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1 1 ). 2 2 Experiment: * One developer * One week.

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Presentation on theme: "1 1 ). 2 2 Experiment: * One developer * One week."— Presentation transcript:

1 1 1 )

2 2 2 Experiment: * One developer * One week

3 3 3 3 1: public static void present() { 2: What’s a Java Enterprise Rootkit? 3: Turning Data into Code in the JVM 4: Hiding from Source Code Analysis (both kinds) 5: Trojaning Libraries 6: Owning the Build 7: Keeping Malicious Java Out 8: Questions 9: }

4 4 4 Java a bit rusty? Download the paper!! No social skills? Download the code!! (modified BSD license) http://www.aspectsecurity.com/documents/EnterpriseJavaRootkits.zip

5 5 5 5 5 Definition A Java Enterprise Rootkit is code that makes a malicious payload harder to find. Security Alert!

6 6 6 6 Disclaimer: Java is an excellent choice for secure enterprise web applications. Likelihood: No protection, no detection. How many developers touch your application stack? Impact: What damage could one developer’s code actually do? Not considering the risk from a malicious developer is reckless Hippocratic Oath Production Alert! Your developers already have full privilege in production. Security Alert!

7 7 7 7 “Although Java 2 security is supported, it is disabled by default” WebSphere 7.0 “Using a Java Security Manager is an optional security step” WebLogic 10 “The security manager is disabled by default” GlassFish Prelude 3 “Tomcat can be started with a SecurityManager in place by using the -security option” Tomcat 6.0 Shields DOWN! Running without a Java SecurityManager means any code or library can do absolutely anything! Security Alert!

8 8 8 1

9 9 9 9 /* Hiding Data*/ byte[] b = { 0x41, 0x54, 0x22, 0x24, 0x85, … }; a.foo() + b + c.bar(); new sun.misc.BASE64Decoder().decode(b); request.getHeader( Bean.CONSTANT ); s.executeQuery( "SELECT * FROM BAD" ).getString(1); @override toString() anywhere and call "" + o; 9

10 10 /* Writing Bytecode */

11 11 /* Abusing the Java Compiler API */

12 12 /* Abusing the JSP Compiler */

13 13 /* Abusing the ClassLoader */

14 14 /* Abusing the Java Instrumentation API */

15 15 /* Abusing the Java Instrumentation API */

16 16

17 17 /* PsyOps */ 1: // Good code reviewers make assumptions 2: // You can easily mislead them 3: 4: Use misleading method, variable, and class names 5: Use misleading comments 6: Make well-known methods do the wrong thing 7: Use http://www.javapuzzlers.com/http://www.javapuzzlers.com/ 8: Add a @SuppressWarnings annotation to your attack! 9:

18 18 /* Abusing Overpowerful Methods */

19 19 /* Abusing Reflection 1 */

20 20 /* Abusing Reflection 2 */

21 21 /* Abusing Code Formatting */ Puzzler! Try decoding the real encoded (and obfuscated) Java file at: http://extrods.googlecode.com /svn/trunk/clients/jargon/src/a pi/edu/sdsc/grid/io/Lucid.java http://extrods.googlecode.com /svn/trunk/clients/jargon/src/a pi/edu/sdsc/grid/io/Lucid.java Security Alert!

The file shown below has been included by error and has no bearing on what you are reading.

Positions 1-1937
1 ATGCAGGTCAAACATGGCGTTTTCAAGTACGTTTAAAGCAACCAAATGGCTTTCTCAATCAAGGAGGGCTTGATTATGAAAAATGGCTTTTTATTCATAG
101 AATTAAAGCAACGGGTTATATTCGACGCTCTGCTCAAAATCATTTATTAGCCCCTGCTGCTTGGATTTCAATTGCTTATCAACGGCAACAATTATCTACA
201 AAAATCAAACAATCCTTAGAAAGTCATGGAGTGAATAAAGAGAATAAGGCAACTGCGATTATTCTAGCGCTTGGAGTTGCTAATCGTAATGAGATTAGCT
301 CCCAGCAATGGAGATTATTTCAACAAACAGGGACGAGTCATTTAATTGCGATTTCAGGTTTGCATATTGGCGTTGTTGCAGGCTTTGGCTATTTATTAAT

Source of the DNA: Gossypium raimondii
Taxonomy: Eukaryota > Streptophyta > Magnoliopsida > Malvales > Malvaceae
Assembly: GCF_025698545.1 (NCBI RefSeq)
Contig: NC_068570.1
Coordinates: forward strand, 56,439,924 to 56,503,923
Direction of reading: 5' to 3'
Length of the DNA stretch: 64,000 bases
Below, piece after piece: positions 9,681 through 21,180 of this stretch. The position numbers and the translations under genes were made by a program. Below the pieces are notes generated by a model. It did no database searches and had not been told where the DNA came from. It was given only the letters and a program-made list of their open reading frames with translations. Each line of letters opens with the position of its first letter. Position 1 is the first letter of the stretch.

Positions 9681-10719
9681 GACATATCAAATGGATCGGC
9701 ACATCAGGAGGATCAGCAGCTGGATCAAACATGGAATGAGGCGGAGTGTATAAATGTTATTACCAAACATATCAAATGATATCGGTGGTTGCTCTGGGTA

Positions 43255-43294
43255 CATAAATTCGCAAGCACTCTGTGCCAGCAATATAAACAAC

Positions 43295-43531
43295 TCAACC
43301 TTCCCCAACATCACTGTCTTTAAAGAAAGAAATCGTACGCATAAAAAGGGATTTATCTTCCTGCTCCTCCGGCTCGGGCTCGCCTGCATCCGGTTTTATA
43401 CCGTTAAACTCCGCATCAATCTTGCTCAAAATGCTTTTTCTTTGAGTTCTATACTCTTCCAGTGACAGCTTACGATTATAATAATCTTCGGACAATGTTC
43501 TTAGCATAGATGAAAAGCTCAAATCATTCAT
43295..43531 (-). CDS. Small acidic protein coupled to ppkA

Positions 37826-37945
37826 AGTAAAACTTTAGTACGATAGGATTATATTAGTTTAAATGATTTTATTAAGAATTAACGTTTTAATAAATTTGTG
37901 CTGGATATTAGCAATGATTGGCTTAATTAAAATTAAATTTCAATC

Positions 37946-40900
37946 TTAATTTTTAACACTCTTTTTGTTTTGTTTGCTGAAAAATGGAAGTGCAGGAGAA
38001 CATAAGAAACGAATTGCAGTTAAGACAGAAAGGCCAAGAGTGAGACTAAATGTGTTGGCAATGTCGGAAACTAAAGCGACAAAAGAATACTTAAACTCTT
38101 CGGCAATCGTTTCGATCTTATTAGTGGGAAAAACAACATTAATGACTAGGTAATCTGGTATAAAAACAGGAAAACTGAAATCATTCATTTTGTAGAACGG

22 22 /* More Code Formatting */ Free Tools! The code for this paper includes tools to encode and decode Java source code using this method. Security Alert!

23 23 /* Abusing Java EE Filters */

24 24 /* Abusing Java EE Filters */ Easier and Easier! In the latest servlet specification 3.0 you can add and remove servlets and filters programatically! Security Alert!

25 25 /* Abusing Taint Tracing 1 */

26 26 /* Abusing Taint Tracing 2 */

27 27 /* Abusing Control Flow Analysis */

28 28 /* Abusing Timing Channels */ SEND RECV

29 29

30 30 /* Trojaning Popular Libraries */

31 31 /* Trojaning Class Files */ Thank You Sun! Making the ByteCode Engineering Library (BCEL) available right in rt.jar makes things much easier! Security Alert!

32 32 /* Trojaning Jar Files */ Signing? With a bit more code you can generate a signed jar Security Alert!

33 33 /* Trojaning Java Installation */ Bonus! Put files in the /ext directory and they are automatically put on classpath AND get AllPermission for ALL applications! Security Alert!

34 34

35 35 /* "Reflections on Trusting Trust" */ “To what extent should one trust a statement that a program is free of Trojan horses? Perhaps it is more important to trust the people who wrote the software.” “The moral is obvious. You can’t trust code that you did not totally create yourself. (Especially code from companies that employ people like me.)” Ken Thompson, 1984 http://cm.bell-labs.com/who/ken/trust.html

36 36 1: Maven, Hudson, Subversion, Sonar – Default install Hudson core: 103 open source projects Hudson dependencies: ~50 open source projects Maven core: ~15 open source projects Nexus core: 86 open source projects Subversion: ~3 open source projects Sonar: ~100 open source projects 2: Overall Over 16 million lines of code 503 open source projects involved Vulnerable? Two hours looking at Hudson resulted in 6 XSS and 4 CSRF… http://host/hudson/computer/ (master)/script?script=Runtime.getRuntime().exec("notepad") Security Alert!

37 37 /* Abusing Build Tasks */ Remote! Remember, this will run on the build server and likely on every developer’s machine! Security Alert!

38 38 /* Abusing Test Cases */

39 39 /* Abusing Dependency Resolution */

40 40

41 41 1: Limit the Number of Developers 2: Find Trustworthy Developers 3: Limit Trust During Coding 4: Limit Trust in Your Build Process 5: Limit Trust in Operations 6: Create Overlapping Trust 7: Detect Malicious Code Plausible Deniability! After all this, the safest attack is to make a backdoor look like an inadvertent programming error like the OWASP Top Ten. Security Alert! {

42 42

43 43 ) Questions and Answers


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